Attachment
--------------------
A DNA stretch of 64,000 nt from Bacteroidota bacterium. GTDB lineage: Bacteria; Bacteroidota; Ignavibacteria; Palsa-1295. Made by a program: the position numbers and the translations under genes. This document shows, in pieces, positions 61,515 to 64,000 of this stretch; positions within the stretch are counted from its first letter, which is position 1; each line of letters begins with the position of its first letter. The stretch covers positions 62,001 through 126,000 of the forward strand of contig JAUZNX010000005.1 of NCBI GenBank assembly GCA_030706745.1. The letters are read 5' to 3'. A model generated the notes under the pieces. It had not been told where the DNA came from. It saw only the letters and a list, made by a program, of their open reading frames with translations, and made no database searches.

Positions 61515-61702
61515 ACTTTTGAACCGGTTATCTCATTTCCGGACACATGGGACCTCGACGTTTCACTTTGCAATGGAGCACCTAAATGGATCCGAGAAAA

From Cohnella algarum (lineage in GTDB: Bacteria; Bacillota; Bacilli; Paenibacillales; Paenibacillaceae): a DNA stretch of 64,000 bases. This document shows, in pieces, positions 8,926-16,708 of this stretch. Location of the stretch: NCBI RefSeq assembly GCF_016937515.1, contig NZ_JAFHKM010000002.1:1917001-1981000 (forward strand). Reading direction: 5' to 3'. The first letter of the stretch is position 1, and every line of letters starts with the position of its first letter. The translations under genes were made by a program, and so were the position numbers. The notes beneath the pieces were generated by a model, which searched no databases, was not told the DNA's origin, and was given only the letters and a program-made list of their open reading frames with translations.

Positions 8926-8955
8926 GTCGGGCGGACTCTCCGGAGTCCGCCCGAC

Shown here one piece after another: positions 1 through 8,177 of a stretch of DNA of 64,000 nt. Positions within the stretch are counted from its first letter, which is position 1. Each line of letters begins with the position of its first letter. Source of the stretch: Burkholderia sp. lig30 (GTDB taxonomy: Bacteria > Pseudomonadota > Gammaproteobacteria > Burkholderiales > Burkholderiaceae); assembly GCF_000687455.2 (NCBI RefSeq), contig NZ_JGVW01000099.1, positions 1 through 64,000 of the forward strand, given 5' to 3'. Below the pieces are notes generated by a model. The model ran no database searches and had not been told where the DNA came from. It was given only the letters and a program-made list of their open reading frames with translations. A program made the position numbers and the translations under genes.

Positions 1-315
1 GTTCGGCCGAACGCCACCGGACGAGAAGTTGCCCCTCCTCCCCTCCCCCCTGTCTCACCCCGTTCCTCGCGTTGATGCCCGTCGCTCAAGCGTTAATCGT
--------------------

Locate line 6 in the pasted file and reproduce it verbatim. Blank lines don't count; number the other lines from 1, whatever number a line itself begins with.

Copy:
8926 GTCGGGCGGACTCTCCGGAGTCCGCCCGAC